SOMERVILLE, MASS , FIRE DEPARTMENT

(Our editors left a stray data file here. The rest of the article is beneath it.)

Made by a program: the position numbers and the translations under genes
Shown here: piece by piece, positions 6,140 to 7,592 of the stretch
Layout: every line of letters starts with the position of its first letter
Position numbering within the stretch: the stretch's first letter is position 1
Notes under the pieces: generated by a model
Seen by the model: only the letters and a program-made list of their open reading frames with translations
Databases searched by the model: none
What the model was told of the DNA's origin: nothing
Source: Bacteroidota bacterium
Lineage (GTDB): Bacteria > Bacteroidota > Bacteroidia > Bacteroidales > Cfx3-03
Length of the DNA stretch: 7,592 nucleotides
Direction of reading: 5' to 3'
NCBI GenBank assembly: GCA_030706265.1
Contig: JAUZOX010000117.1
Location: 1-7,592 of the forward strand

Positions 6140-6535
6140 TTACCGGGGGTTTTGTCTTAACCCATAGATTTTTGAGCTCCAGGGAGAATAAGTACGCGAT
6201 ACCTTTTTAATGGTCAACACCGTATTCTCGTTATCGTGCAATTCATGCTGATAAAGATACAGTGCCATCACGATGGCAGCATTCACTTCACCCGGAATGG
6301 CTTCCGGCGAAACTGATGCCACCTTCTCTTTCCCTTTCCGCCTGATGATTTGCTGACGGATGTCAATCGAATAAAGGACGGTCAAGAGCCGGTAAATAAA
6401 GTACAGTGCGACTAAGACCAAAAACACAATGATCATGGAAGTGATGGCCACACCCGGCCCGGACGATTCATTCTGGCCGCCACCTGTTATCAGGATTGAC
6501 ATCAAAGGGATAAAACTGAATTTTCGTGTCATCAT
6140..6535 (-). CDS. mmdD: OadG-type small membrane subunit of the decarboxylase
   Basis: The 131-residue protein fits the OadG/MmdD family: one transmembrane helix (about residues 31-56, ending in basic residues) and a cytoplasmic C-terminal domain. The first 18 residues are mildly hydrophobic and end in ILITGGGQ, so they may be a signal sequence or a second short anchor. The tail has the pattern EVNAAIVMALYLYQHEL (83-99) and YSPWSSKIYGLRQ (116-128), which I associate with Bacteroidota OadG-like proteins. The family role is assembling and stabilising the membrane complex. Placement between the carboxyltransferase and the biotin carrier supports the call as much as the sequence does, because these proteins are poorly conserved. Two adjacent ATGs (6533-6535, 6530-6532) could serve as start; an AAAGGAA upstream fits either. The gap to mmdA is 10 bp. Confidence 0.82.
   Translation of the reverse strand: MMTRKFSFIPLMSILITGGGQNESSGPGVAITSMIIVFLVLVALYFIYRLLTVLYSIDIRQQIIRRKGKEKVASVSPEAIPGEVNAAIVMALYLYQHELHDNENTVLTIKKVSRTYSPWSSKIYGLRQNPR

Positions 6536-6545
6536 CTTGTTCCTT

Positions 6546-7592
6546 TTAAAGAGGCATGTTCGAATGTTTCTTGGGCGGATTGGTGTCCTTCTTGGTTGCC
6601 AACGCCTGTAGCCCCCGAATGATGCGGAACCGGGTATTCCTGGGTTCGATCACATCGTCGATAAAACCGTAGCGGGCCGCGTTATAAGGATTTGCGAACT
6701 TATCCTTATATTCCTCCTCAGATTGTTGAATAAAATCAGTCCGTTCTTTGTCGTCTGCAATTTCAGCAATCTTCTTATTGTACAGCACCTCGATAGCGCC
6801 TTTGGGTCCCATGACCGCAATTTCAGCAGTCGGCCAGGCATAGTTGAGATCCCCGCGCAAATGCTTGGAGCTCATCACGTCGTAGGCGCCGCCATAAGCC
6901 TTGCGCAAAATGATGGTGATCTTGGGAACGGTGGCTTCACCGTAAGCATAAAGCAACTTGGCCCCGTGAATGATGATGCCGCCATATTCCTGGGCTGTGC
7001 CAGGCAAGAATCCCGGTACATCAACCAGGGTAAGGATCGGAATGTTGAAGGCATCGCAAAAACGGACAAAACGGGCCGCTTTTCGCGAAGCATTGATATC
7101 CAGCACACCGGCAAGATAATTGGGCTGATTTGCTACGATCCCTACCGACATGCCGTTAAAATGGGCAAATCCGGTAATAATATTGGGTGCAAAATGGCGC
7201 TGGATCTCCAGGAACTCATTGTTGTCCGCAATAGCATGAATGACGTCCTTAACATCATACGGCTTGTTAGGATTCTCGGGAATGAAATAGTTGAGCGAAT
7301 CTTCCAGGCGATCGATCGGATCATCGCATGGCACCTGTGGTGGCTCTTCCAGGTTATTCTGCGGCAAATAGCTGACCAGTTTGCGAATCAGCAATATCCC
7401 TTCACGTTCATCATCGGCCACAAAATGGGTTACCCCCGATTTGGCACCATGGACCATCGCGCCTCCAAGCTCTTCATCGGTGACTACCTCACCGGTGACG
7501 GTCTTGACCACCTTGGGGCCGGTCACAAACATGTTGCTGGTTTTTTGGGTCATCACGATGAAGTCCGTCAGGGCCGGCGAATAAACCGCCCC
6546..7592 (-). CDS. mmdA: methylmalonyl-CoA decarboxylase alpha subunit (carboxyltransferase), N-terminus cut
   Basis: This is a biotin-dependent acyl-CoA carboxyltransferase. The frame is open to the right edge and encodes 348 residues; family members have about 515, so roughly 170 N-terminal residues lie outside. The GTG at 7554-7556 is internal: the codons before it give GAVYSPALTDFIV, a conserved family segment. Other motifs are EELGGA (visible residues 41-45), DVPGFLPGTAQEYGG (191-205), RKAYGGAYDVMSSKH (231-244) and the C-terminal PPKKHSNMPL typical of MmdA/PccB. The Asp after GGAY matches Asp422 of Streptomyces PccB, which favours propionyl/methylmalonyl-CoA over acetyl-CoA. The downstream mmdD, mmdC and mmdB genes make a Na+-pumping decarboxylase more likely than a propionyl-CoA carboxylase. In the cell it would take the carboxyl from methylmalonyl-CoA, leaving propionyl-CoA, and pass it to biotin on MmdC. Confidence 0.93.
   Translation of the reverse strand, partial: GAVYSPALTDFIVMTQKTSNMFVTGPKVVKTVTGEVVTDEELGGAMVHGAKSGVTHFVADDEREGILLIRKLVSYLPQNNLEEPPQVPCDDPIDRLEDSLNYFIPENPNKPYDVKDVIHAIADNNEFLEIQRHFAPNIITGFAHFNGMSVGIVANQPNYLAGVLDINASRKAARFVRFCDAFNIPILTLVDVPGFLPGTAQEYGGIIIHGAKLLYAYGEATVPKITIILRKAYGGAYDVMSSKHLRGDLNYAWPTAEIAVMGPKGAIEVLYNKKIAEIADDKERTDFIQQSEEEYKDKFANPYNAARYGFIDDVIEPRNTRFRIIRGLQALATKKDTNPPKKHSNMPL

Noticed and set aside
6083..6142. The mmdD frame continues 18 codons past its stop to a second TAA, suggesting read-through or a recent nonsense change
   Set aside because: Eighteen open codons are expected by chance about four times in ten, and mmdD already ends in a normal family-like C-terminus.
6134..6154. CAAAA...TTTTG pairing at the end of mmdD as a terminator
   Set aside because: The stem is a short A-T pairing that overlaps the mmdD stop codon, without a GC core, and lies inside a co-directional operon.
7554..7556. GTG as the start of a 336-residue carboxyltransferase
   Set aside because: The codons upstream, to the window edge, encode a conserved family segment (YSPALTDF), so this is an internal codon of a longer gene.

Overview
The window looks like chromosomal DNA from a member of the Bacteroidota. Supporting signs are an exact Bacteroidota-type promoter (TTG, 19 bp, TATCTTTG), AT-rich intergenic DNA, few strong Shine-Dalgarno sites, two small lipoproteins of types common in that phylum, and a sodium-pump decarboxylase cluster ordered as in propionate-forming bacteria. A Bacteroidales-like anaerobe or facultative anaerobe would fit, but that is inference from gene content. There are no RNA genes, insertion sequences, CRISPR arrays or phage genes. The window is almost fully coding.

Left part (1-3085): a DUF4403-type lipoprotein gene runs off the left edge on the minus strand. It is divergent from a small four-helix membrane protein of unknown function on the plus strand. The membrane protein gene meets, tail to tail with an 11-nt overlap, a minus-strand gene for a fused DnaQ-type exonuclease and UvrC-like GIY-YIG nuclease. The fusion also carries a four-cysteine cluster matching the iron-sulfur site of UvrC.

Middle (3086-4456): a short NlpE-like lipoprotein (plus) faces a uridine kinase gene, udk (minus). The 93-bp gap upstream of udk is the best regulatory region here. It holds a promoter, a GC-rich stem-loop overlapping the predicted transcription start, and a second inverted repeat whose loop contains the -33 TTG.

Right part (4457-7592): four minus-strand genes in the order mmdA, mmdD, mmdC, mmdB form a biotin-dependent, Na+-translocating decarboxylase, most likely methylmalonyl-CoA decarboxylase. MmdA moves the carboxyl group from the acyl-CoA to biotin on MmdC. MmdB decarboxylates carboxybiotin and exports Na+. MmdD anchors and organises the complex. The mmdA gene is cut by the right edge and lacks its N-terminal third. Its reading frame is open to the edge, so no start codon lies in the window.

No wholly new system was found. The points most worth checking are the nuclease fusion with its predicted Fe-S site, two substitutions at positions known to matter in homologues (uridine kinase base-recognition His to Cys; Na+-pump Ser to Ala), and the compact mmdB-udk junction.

In 1865 the fire department of Somerville, Mass.,responded to 188 alarms, 57 more than in 1894; but 53 were still alarms, where the services of only a small portion were required. The total loss was $42,316, about $225 an alarm. The valuation of the property at risk was $361,355, and the insurance involved amounted to $180,509. The men under Chief Hopkins and Assistant Chief Barker number, when the companies are full, 21 permanent, and 80 call. The department has in active service 2 steamers, 2 tracks, 5 hose wagons, 1 combination hose and chemical, with two 30-gallon tanks, and 1 chemical, and 2 50 gallon tanks. This piece of apparatus has made a good record. There are in reserve 1 steamer, 1 hose carriage, and 1 ladder truck, all in serviceable condition. In accordance with the law requiring the chief engineer to make an investigation within two days into every fire occurring within the limits, by which damage is done to property, and to report to the State fire marshal, Chief i Hopkins,who has faithfully observed the law,has shown that; many of the fires had a criminal origin, and there have been fifteen convictions of incendiarism during the year. There were 28 incendiary fires. Chief Hopkins adds: “As the crime of incendiarism is one of the most difficult in the whole catalogue of offences to bring to conviction, the record shows the value of the law, and is evidence that the fire marshal and his’aides have been zealous and alert in the performance of their duty and deserve the encouragement and support of all our citizens.” Of the 1,900 acres included in the city of Somerville, there are 400 acres of marsh land. On the 1,500 acres remaining there is a population of about 53,000 people, who occupy 9,476 buildings, which, with the manufacturing and business establishments, have a valuation of almost $25,000,000. This is exclusive of 30 churches and other untaxed real estate of various kinds. Nearly all these dwellings are constructed of wood with shingled roofs. The construction of so many buildings with highly combustible roofs, supplies the conditions for an extensive conflagration if wind and weather are right. In conflagrations the exterior of buildings near or remote are liable to be fired from the big fire, and the roof is the combustible point. In the Roxbury blaze of May, 1894, 30 working fires were set, some a mile away. Somerville’s possibilities in this respect emphasize the need of a very efficient ladder service. This Chief Hopkins emphatically recommends. During 1895 there were laid down 94,400 feet of hose; 6,762 feet of ladders were raised; and 1,432 miles run. Chief Hopkins and his men keep up the high reputation which the Somerville fire department has so long possessed for promptitude, efficiency, and thorough organization.